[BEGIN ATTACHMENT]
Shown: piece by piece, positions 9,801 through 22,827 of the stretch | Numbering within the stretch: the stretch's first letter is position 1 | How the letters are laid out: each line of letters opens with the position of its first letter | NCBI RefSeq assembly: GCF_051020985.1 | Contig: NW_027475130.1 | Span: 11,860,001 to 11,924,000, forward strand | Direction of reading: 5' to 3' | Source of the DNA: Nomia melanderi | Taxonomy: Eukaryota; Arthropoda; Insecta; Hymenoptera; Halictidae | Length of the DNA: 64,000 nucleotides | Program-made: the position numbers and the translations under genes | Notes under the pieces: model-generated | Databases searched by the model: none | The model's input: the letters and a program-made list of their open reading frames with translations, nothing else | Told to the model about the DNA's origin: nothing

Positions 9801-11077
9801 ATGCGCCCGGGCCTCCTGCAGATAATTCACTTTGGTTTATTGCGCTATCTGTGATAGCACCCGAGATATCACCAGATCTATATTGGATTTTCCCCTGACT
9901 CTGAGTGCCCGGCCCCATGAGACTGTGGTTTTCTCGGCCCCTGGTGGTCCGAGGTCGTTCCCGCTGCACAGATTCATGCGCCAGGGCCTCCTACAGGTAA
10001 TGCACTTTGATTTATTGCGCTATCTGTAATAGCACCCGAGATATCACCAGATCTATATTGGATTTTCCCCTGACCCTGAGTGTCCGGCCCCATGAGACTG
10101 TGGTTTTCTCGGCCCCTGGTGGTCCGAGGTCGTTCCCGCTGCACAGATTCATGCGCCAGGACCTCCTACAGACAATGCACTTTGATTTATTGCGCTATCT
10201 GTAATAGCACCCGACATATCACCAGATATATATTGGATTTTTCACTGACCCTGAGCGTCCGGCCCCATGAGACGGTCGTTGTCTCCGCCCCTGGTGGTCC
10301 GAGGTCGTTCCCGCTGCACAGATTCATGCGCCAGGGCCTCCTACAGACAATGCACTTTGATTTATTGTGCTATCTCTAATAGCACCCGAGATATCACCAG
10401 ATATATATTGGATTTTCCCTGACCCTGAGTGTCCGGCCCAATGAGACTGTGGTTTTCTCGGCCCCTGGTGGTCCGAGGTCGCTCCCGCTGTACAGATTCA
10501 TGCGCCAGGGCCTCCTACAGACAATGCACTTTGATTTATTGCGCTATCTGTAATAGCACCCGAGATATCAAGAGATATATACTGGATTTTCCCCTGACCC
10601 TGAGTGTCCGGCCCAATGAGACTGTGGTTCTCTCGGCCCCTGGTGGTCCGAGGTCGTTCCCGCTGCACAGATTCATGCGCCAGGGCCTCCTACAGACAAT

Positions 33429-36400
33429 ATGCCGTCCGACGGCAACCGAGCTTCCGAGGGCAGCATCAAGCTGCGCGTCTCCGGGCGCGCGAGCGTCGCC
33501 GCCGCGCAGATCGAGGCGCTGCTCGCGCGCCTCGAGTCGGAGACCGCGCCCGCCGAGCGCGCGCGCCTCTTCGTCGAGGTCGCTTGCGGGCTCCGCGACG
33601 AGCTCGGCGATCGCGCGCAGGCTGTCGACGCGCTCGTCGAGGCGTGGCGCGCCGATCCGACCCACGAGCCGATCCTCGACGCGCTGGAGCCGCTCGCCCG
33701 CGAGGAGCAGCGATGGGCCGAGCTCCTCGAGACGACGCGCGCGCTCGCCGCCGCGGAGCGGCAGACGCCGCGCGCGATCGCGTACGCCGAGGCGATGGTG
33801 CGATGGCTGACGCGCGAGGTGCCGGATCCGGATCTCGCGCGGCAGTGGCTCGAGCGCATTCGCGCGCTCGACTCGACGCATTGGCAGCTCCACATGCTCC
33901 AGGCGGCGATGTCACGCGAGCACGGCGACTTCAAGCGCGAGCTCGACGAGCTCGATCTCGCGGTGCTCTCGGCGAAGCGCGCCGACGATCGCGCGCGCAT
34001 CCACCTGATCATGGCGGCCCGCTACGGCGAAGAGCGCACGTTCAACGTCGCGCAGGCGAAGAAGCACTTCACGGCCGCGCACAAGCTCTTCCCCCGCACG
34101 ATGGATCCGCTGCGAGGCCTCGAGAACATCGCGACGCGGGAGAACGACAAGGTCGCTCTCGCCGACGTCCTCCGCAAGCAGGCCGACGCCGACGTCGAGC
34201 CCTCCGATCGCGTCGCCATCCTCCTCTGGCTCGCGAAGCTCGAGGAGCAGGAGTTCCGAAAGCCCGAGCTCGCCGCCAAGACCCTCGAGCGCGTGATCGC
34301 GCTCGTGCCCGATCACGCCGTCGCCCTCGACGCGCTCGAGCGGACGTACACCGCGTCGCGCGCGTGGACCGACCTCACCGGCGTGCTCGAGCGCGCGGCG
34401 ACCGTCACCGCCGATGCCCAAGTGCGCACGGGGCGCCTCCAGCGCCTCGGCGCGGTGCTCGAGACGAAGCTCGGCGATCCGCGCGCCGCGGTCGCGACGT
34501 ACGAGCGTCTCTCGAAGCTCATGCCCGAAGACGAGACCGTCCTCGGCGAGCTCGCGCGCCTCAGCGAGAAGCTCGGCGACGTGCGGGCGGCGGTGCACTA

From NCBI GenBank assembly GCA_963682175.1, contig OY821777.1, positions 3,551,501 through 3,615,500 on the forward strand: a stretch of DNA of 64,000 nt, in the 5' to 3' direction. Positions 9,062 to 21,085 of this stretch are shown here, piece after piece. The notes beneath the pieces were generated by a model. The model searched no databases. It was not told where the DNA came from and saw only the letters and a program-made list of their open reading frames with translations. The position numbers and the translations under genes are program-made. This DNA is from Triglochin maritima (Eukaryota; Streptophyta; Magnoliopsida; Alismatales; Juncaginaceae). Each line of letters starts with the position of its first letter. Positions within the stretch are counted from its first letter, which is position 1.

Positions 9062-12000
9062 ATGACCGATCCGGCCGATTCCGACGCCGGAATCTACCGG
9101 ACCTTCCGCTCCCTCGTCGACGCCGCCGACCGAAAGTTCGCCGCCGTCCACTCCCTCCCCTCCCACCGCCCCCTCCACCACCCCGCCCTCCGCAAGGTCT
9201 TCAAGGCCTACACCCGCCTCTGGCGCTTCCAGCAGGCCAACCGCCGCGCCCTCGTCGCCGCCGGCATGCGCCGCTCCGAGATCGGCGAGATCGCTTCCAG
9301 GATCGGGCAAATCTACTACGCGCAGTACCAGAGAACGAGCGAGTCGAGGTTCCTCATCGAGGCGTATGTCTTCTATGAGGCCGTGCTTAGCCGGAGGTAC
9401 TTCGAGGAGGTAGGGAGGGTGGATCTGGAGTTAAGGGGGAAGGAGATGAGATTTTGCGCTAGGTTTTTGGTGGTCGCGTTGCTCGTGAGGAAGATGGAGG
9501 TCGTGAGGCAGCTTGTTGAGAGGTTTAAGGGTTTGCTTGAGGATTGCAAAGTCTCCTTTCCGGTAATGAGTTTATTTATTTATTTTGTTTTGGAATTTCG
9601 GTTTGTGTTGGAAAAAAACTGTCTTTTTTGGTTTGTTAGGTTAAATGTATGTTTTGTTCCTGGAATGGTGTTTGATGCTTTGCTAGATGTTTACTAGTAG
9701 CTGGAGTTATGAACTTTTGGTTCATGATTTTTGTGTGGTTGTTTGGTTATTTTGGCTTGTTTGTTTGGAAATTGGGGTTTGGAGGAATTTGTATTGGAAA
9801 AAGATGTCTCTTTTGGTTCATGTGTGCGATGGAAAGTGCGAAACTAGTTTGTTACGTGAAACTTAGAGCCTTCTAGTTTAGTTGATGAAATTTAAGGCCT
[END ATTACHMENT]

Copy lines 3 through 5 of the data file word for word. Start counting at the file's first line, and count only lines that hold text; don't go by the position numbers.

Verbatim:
9801 ATGCGCCCGGGCCTCCTGCAGATAATTCACTTTGGTTTATTGCGCTATCTGTGATAGCACCCGAGATATCACCAGATCTATATTGGATTTTCCCCTGACT
9901 CTGAGTGCCCGGCCCCATGAGACTGTGGTTTTCTCGGCCCCTGGTGGTCCGAGGTCGTTCCCGCTGCACAGATTCATGCGCCAGGGCCTCCTACAGGTAA
10001 TGCACTTTGATTTATTGCGCTATCTGTAATAGCACCCGAGATATCACCAGATCTATATTGGATTTTCCCCTGACCCTGAGTGTCCGGCCCCATGAGACTG